CONTEXT: There is limited evidence on how the risk of breast cancer and its subtypes depend on low-penetrance susceptibility loci, individually or in combination. OBJECTIVE: To analyze breast cancer risk, overall and by tumor subtype, in relation to 14 individual single-nucleotide polymorphisms (SNPs) previously linked to the disease, and in relation to a polygenic risk score. DESIGN, SETTING, AND PARTICIPANTS: Study of 10,306 women with breast cancer (mean age at diagnosis, 58 years) and 10,393 women without breast cancer who in 2005-2008 provided blood samples for genotyping in a large prospective study of UK women; and meta-analysis of these results and of other published results. MAIN OUTCOME MEASURES: Estimated per-allele odds ratio (OR) for individual SNPs, and cumulative incidence of breast cancer to age 70 years in relation to a polygenic risk score based on the 4, 7, or 10 SNPs most strongly associated with risk. RESULTS: Odds ratios for breast cancer were greatest for FGFR2-rs2981582 and TNRC9-rs3803662 and, for these 2 SNPs, were significantly greater for estrogen receptor (ER)-positive than for ER-negative disease, both in our data and in meta-analyses of all published data (pooled per-allele ORs [95% confidence intervals] for ER-positive vs ER-negative disease: 1.30 [1.26-1.33] vs 1.05 [1.01-1.10] for FGFR2; interaction P < .001; and 1.24 [1.21-1.28] vs 1.12 [1.07-1.17] for TNRC9; interaction P < .001). The next strongest association was for 2q-rs13387042, for which the per-allele OR was significantly greater for bilateral than unilateral disease (1.39 [1.21-1.60] vs 1.15 [1.11-1.20]; interaction P = .008) and for lobular than ductal tumors (1.35 [1.23-1.49] vs 1.10 [1.05-1.15]; interaction P < .001). The estimated cumulative incidence (95% confidence interval) of breast cancer to age 70 years among women in the top and bottom fifths of a polygenic risk score based on 7 SNPs was 8.8% (8.3%-9.4%) and 4.4% (4.2%-4.8%), respectively. For ER-positive disease the corresponding risks were 7.4% (6.9%-8.0%) and 3.4% (3.1%-3.8%), respectively; while for ER-negative disease they were 1.4% (1.2%-1.6%) and 1.0% (0.8%-1.2%). The findings did not differ materially according to the number of SNPs included in the polygenic risk model. CONCLUSIONS: The polygenic risk score was substantially more predictive of ER-positive than of ER-negative breast cancer, particularly for absolute risk.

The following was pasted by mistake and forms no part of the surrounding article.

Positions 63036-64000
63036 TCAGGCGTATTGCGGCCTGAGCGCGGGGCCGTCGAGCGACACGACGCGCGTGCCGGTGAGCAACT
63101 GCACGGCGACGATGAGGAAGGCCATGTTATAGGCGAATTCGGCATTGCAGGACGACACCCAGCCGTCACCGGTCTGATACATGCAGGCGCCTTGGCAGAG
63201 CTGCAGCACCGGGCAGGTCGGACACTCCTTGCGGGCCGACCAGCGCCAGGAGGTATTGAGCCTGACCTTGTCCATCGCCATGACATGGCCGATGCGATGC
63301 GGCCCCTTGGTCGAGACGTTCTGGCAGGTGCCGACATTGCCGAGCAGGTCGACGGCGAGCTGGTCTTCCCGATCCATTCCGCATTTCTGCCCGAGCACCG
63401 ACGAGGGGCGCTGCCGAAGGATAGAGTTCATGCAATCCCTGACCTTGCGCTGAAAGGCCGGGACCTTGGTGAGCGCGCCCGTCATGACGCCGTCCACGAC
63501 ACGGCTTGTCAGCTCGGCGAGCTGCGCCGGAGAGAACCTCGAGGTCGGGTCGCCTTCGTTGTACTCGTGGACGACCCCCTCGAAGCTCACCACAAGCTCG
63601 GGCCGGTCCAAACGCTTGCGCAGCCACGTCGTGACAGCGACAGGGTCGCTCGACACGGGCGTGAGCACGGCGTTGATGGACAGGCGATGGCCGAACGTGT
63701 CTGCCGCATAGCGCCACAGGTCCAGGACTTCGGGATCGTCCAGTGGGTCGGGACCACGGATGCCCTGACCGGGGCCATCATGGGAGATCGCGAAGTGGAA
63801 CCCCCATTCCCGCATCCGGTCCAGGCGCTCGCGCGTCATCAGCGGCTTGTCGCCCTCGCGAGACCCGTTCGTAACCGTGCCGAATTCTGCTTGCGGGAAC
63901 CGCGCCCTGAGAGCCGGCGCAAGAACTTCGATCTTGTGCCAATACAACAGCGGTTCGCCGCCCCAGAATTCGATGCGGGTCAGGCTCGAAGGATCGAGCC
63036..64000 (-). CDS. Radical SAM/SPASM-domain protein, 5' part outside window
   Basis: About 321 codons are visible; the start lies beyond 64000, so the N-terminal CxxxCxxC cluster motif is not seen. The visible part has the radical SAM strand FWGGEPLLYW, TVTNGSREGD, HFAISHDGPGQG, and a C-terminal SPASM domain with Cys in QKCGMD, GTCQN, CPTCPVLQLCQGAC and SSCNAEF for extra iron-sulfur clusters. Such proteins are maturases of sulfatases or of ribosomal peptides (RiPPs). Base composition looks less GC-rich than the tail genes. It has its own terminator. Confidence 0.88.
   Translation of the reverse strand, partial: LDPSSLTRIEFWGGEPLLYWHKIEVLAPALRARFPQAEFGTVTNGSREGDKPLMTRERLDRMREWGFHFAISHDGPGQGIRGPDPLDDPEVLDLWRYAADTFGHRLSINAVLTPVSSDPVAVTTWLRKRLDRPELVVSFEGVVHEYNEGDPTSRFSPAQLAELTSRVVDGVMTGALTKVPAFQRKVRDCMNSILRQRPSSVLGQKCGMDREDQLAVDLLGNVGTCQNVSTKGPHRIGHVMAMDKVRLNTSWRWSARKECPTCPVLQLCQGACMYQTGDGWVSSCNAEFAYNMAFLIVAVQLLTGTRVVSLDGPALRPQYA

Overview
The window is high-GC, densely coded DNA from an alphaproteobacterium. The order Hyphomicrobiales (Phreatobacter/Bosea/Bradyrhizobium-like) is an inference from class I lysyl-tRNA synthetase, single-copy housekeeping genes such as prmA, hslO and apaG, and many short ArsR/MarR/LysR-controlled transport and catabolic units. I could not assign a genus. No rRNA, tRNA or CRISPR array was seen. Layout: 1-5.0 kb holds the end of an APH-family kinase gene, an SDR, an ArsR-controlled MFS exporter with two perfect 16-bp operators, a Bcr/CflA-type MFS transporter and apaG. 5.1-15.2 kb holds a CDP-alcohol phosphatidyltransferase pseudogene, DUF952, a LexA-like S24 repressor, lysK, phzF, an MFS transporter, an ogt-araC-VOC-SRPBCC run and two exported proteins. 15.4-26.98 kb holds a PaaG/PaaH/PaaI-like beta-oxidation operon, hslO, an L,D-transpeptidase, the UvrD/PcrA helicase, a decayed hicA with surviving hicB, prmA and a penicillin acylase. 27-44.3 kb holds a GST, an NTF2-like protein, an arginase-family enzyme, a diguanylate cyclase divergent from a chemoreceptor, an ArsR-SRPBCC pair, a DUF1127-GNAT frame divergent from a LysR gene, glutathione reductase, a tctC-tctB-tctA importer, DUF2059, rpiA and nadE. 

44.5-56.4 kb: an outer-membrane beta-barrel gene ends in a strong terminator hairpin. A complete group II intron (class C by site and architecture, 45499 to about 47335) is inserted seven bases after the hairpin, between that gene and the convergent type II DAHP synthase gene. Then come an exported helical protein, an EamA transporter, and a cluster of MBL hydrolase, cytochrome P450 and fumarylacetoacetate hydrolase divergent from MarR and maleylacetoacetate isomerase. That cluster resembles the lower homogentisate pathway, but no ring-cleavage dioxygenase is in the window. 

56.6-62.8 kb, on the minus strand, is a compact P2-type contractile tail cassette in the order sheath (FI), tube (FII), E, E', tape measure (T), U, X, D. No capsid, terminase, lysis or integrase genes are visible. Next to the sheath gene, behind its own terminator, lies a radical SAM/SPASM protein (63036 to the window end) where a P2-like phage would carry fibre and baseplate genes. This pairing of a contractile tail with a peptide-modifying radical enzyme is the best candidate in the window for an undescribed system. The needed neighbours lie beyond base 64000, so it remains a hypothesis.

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Aged, Breast Neoplasms, Case-Control Studies, Female, Genetic Predisposition to Disease, Genome-Wide Association Study, Genotype, Humans, Middle Aged, Odds Ratio, Polymorphism, Single Nucleotide, Receptor, Fibroblast Growth Factor, Type 2, Receptors, Estrogen, Receptors, Progesterone, United Kingdom, United States